Researchers from the General Chemistry Group (ALGC) and the Organic Chemistry Research Group (ORGC) at the Vrije Universiteit Brussels (VUB) recently published an article on 3-methylindole-derived molecules in the journal Pharmaceuticals. In their work, they explore the subtle stacking interactions that make these molecules interesting in the context of drug development and protein stability. Only through leveraging expensive quantum theory calculations, for which the resources provided by the VSC are indispensable, could highly accurate insights be obtained that help the field make rational design decisions for new indole-based small-molecule drugs.
π-π stacking interactions are ubiquitous in nature and biological chemistry. A better fundamental understanding of the factors that determine the stability of these interactions can lead to new strategies for the synthetic development of molecules whose applications rely on π-π stacking. Indole-derived molecules, a common motif found in pharmaceutical drugs, is one example of such a molecule. Substituting atoms on the indole molecules is expected to influence the strength and nature of the stacking interactions, but the exact fundaments behind this remain elusive.
Figure 1. Calculated interaction energies allows the assessment of the stability of (A) mono- and (B) dihalogenated 3-methylindole stacked dimers.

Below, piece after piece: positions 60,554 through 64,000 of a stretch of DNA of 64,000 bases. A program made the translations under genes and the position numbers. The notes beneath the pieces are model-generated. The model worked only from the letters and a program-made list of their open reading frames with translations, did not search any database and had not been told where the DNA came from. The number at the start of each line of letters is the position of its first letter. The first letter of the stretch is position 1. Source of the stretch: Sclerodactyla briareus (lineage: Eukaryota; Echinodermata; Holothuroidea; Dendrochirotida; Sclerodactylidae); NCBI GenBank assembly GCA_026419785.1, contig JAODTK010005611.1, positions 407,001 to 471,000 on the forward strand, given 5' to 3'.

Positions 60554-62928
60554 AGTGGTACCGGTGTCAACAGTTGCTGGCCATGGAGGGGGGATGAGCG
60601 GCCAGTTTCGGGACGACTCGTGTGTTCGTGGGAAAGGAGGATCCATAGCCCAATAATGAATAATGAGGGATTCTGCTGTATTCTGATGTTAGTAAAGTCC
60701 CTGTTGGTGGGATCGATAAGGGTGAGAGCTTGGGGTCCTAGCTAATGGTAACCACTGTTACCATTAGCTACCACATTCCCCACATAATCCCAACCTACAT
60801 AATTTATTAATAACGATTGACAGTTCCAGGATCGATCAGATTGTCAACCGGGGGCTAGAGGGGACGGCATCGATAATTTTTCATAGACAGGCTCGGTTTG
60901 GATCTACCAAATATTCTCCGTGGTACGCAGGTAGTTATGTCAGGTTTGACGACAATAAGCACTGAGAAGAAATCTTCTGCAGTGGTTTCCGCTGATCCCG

The groups of Prof. Frank De Proft and Prof. Steven Ballet at the Vrije Universiteit Brussels joined forces to fill this knowledge gap and provide the field with an elaborate quantum chemical investigation on how substitution affects the stacking stability of 3-methylindole. The results revealed that placing a halogen atom on the 3-methylindole ring can both decrease and increase the stacking stability, depending on the pattern of substitution as well as the type of halogen atom. Moreover, based on the data collected from these resource-intensive quantum chemical calculations, the researchers deduced a practical model, that will allow others to more easily assess and quantify the stacking stability of similar molecules.
Only through leveraging expensive quantum theory calculations, for which the resources provided by the VSC are indispensable, could highly accurate insights be obtained that help the field make rational design decisions for new indole-based small-molecule drugs.
The sheer amount of computationally intensive calculations performed, made the facilities provided by both the VSC and VUB crucial for the tractability and successful completion of this project. In addition, the researchers harnessed the full potential of the computed data, by deriving a simplified model that makes the research accessible to scientists that do not enjoy the luxury of a powerful computing cluster.
More information and the full publication can be found at https://doi.org/10.3390/ph15080935